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While he's performed short stints with some of the most popular acts in all of Norse black metal, it is the more obscure Ved Buens Ende and Virus that will define the contributions of Carl-Michael Eide and Einhar Sjurso to the musical realm, and distend their legacy unto both eternity and oblivion. The Agent That Shapes the Desert is the third Virus album, honing in on the promise of The Black Flux, and it's hypnotic straight from the opening passages of the title track. Polished, progressive, and supremely psychedelic without ever needing to puncture an artery or send sublime smoke into the lungs of its listener, it speaks of a swerving, curving post-metal paradise that I feel very fortunate to have experienced.
The plot is not so thick as you might think. Virus accomplishes this medium with streams of dissonant, eerie guitar work that is adjoined to the incredible, fluid bass, which in itself would be trance-inducing due to its harried complexity and the deceptively dour, monotonous vocals of Eide. Where The Black Flux was largely successful at this formula, The Agent That Shapes the Desert almost never fails. It's less shining, perhaps. Less polar. But it wrests the listener from his or her perch in the wings of its alien dreaming and then drifts across the vast, empty expanse of the composers' thoughts. "Chromium Sun" and "Dead Cities of Syria" are simply astounding in their blissful bending of environment, waltzes of controlled ardor giving voice to the dry and delightful poetry of the lyrics. "Parched Rapids" another example of perfection with its thumping bass and the incandescent symmetry of its jangling, jarring guitar passages; whereas "Call of the Tuskers" creates an indie rock asylum for the paranoid post-rocking entrepreneur.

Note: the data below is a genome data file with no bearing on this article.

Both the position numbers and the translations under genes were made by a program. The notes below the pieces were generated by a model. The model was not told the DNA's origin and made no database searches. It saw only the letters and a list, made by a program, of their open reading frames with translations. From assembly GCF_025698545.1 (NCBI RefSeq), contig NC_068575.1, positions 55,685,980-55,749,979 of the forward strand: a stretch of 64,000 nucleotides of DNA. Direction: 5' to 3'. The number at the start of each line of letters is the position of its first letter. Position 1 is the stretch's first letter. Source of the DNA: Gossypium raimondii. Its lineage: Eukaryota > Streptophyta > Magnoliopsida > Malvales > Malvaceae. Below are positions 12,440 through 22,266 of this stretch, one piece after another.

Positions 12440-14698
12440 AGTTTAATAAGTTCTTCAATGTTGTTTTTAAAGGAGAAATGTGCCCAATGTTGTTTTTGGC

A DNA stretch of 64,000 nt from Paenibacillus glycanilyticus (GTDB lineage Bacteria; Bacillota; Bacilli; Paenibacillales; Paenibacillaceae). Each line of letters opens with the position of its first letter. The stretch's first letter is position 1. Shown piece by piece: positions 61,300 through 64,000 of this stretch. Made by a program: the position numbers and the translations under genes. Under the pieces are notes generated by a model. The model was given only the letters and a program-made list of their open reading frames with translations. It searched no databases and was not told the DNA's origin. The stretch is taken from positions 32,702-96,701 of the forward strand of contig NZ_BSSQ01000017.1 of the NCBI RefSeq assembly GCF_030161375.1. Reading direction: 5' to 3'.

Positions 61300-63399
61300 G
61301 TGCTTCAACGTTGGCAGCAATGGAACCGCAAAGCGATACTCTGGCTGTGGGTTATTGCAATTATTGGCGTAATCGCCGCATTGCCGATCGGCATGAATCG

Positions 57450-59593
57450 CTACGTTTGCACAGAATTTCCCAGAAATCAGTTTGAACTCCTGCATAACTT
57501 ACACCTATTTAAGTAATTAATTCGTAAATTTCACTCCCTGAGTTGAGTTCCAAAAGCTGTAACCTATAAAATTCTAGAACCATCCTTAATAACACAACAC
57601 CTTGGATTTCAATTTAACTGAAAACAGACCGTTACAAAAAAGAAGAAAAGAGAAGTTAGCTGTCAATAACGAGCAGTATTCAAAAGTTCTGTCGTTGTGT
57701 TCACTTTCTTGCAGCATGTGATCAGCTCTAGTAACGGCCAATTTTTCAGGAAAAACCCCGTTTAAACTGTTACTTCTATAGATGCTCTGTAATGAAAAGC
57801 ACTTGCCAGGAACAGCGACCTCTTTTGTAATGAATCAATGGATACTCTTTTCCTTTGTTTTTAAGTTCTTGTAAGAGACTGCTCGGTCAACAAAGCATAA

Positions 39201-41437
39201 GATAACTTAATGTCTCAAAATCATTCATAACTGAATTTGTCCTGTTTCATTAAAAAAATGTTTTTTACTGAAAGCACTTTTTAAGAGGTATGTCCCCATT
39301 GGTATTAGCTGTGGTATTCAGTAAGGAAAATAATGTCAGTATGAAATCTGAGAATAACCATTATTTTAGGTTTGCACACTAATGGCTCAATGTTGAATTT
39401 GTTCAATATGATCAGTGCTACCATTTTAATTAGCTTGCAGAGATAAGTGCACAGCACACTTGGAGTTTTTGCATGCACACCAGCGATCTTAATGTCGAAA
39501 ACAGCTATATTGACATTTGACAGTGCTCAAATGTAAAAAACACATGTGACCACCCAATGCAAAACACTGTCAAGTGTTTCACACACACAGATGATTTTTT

If Voivod had written a sequel to Nothingface while tripping on cactus juice in some plot of endless red sands and twisted Snake's genitalia until he had become some lurid baritone, it might sound like The Agent That Shapes the Desert. This is one of those bands and albums which openly mocks simple categorization, and yet it's appeasing; more accessible than either of their prior efforts, and one that I simply have not been able to stop listening to. The lyrics are intense, and despite their novelty, the compositions are incredibly focused. Outside of the band's own scripture, there is just nothing quite like it, and I do hope more will take the opportunity to experience both the shimmering, mirage-like highs and the muted hues of its lows. The gauntlet of the avant-garde has been thrown for the year 2011. Who dares to pick it up?